WikiIslam

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WikiIslam is a community edited website which focuses on the critique of Islam, whilst also allowing pro-Islamic responses in separate articles. It is run on the same software that Wikipedia and other similar sites use.

About[edit]

WikiIslam's goal is to become the most comprehensive and accurate source of information on Islam. This information is based primarily on its own sources, the Qur'an, hadith and Islamic scholars. It takes a rational approach in its handling of Islam and is notable for dealing extensively with false propaganda and Islamic pseudoscience.

The site aims to remain neutral towards other religions, world views, and issues of a political nature, such as immigration, multiculturalism, and the Israeli-Palestinian conflict, and also to stay away from extremist, sensationalist or emotional commentary by simply letting the facts speak for themselves.

Contrary to what is sometimes claimed,[1] the site exhorts editors to use non-polemic and scholarly secondary sources, and to attribute statements wherever possible. It makes copious use of authoritative primary and secondary pro-Islamic sources, such as the Compendium of Muslim Texts, sirah literature and fatwas from some of the most popular mainstream Islamic sites on the net.

It is an international site with editors and contributors from all over the world, and the policies and content reflect this. For example, editors are advised that no region should be given priority over another, and developments concerning Islam in Asia or Africa are as important as developments in Europe or the Americas.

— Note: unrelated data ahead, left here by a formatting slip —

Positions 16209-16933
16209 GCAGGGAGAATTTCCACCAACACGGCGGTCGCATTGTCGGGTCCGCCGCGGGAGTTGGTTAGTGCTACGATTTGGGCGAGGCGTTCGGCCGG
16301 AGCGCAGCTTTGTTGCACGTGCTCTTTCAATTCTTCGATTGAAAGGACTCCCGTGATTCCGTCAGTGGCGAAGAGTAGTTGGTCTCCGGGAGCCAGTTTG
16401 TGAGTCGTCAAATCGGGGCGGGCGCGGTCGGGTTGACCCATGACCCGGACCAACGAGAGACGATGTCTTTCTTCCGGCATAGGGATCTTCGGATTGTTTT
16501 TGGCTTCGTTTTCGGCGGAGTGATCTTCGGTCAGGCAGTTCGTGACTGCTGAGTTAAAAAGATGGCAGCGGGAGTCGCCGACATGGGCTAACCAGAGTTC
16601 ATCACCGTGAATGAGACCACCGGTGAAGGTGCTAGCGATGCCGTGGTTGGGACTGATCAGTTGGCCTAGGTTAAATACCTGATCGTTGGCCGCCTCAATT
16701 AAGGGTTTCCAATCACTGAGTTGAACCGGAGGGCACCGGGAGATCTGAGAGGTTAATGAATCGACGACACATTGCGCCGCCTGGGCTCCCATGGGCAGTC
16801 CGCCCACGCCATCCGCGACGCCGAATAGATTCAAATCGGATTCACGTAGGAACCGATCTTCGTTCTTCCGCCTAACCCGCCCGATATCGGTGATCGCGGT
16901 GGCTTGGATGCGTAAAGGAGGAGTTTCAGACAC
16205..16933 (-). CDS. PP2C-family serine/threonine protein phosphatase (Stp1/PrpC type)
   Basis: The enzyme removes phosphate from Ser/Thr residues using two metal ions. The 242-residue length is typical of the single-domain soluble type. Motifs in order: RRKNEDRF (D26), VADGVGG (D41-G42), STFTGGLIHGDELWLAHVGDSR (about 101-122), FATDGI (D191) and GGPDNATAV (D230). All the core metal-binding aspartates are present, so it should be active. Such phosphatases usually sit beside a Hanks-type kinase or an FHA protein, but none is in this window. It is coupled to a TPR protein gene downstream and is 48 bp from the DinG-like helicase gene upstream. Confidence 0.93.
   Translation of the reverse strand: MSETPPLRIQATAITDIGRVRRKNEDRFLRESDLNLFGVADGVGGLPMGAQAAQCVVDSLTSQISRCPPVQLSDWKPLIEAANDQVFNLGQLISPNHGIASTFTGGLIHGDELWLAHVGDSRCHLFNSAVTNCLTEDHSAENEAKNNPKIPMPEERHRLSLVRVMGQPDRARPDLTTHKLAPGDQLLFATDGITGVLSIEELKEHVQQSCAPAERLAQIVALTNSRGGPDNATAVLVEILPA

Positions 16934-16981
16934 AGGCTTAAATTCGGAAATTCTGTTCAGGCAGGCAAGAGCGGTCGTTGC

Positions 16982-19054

History[edit]

WikiIslam was created on October 27, 2005, in collaboration with various individuals from Faith Freedom International who provided the site with server space, technical help and exposure. The site remained in a testing phase for about a year and on September 4, 2006, it was opened to the public.

In September 2007, the server that hosted the site was hacked, and due to other server problems, editing was disabled at WikiIslam for almost a year.

In August 2008, the site was moved to a new server and since then it has been operating independently, remaining unaffiliated with or owned by any organization. Contrary to persistent claims propagated by apologists,[2] WikiIslam is not owned by Ali Sina, FFI, Robert Spencer, Jihad Watch or any other organization.[3]

Reception[edit]

Non-Muslims[edit]

In December 2006, Göran Larsson presented a paper on WikiIslam at a conference in Sweden. At that point in time, the site was barely out of its infancy, only having been open to the public for three months, and Larsson was very critical. Today, with its new policies, new guidelines, thousands of more pages and the inclusion of pro-Islamic content aimed at presenting a positive image of Islam, WikiIslam remains the same only in name. But even back then in its primitive form, Larsson admitted that he could not label all the site "Islamophobic" in nature.[4]